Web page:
The slapping down of a dissident theologian

The nice folks at First Thingsdo you subscribe? … have performed a fine public service – and some smile provoking entertainment – in the form of an open letter from George Weigel to none other than, wait for it, Hans Küng.  Mr. Weigel responds to the public nutty thrown by Fr. Küng in the Irish Times.

It is on the long side, so go over the FT, spike their stats, subscribe, post your favorite bits of this slap down here and discuss.

Here are a few good bits…

 

…your April 16 open letter to the world’s bishops, which I first read in the Irish Times, set new standards for that distinctive form of hatred known as odium theologicum and for mean-spirited condemnation of an old friend who had, on his rise to the papacy, been generous to you while encouraging aspects of your current work.

 

And…

In a sense, of course, none of your familiar complaints about post-conciliar Catholic life is new. It does, however, seem ever more counterintuitive for someone who truly cares about the future of the Catholic Church as a witness to God’s truth for the world’s salvation to press the line you persistently urge upon us: that a credible Catholicism will tread the same path trod in recent decades by various Protestant communities which, wittingly or not, have followed one or another version of your counsel to a adopt a hermeneutics of rupture with the Great Tradition of Christianity.

And…

Permit me to suggest that you owe Pope Benedict XVI a public apology, for what, objectively speaking, is a calumny that I pray was informed in part by ignorance (if culpable ignorance).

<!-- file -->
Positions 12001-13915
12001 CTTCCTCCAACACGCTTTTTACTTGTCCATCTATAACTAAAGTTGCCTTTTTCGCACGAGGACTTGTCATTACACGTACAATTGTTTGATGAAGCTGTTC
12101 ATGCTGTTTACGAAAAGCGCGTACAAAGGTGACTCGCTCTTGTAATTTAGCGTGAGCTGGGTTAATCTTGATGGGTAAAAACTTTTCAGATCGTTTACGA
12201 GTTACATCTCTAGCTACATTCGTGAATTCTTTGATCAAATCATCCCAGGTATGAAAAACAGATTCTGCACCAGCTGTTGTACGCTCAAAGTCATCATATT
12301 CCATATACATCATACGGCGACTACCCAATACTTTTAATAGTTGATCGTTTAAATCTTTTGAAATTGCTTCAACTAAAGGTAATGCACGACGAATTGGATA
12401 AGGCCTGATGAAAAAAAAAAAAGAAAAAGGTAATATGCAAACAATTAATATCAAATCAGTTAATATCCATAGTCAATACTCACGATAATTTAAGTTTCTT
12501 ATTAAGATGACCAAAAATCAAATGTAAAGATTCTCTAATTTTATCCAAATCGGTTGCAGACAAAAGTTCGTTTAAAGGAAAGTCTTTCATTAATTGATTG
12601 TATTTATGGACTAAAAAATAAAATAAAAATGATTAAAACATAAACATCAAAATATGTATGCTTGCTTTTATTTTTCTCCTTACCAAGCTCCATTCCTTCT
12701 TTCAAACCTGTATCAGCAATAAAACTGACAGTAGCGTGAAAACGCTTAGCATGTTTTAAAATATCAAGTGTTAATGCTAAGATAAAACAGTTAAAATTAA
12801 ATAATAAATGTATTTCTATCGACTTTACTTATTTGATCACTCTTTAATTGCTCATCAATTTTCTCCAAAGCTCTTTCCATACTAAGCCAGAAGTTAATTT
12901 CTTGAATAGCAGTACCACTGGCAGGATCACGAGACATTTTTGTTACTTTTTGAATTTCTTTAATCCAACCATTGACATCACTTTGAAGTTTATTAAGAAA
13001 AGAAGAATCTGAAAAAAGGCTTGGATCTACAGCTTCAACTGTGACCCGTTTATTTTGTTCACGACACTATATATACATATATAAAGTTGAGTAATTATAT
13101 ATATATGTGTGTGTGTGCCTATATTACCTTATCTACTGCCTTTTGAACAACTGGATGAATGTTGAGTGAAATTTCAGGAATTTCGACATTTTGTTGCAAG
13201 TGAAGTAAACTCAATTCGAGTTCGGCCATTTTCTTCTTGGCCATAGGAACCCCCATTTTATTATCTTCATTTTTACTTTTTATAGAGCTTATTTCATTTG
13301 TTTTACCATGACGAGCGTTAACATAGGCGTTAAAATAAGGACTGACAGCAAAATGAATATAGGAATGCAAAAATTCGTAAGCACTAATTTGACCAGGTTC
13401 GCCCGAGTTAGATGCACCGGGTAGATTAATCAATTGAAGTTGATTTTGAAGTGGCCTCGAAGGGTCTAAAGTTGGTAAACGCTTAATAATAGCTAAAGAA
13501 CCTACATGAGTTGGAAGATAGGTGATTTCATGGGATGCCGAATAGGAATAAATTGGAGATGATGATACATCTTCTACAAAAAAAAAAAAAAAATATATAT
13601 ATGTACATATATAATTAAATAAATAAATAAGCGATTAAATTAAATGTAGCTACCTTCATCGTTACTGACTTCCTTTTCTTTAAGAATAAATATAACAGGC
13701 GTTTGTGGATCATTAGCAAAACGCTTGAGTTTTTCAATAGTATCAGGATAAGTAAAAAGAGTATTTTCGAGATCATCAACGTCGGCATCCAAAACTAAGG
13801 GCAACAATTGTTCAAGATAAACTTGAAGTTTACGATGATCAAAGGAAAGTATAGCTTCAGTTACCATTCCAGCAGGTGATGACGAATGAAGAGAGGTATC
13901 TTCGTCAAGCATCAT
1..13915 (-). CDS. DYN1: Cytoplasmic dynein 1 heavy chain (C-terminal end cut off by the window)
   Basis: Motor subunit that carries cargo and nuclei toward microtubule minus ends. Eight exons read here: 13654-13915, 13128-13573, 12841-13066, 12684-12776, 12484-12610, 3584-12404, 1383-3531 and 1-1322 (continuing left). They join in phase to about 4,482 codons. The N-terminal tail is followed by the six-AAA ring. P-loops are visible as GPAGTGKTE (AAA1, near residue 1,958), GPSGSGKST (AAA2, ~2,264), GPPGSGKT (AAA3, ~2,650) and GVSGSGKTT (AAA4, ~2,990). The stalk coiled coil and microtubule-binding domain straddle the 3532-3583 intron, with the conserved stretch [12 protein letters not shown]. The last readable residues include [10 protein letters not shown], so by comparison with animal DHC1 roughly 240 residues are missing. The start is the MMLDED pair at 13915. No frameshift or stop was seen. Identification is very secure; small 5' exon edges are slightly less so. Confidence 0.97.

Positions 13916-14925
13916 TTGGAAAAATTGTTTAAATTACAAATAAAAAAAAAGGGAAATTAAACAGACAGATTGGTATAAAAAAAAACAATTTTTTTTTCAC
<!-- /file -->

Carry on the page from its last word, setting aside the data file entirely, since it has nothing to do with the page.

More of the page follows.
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Fr. Z is the guy who runs this blog. o{]:¬)
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23 Responses to The slapping down of a dissident theologian

  1. ghlad says:

    George Weigel is like the adopted son that came to be preferred to the original son.

    The best paragraph that Weigel wrote, IMHO, was:

    I therefore speak with some assurance of the ground on which I stand when I say that your description of Ratzinger’s role as quoted above is not only ludicrous to anyone familiar with the relevant history, but is belied by the experience of American bishops who consistently found Ratzinger thoughtful, helpful, deeply concerned about the corruption of the priesthood by a small minority of abusers, and distressed by the incompetence or malfeasance of bishops who took the promises of psychotherapy far more seriously than they ought, or lacked the moral courage to confront what had to be confronted.

  2. As I said over at mine, quanno ce vo’, ce vo’!

    George has done us a literary service as well. It has been some time since I last saw a piece of polemical writing this well crafted.

    Its tone is elevated without becoming squeamish. It maintains a withering substantive critique, which is appropriately spiced with devastating psychological deconstruction and properly ruthless remarks on Kung’s (miserable lack of) style and grace – literary and as regards his manners.

    Well done, indeed!

    C.

  3. dhgyapong says:

    I hope this letter goes far and wide. It’s rather sad how the charming Kung comes across as bitter and jealous of both Benedict XVI and John Paul II.

    Years ago, he was in Ottawa visiting Saint Paul University and insisted that he was a Catholic theologian whether or not the Church recognized him as such because the whole world did.

  4. Justin from Ohio says:

    Kung’s original article made me chuckle…he is like a stereotype or caricature of the “spirit of Vatican II” baby-boomer generation that keeps telling us how wonderful, liberating, and cool the 1960′s were. I don’t wish death on anyone, but the Church will be in much better shape once these folks are gone from the scene, out of positions of power in our parishes, out of the priesthood, out of the chancery offices, out of the public eye.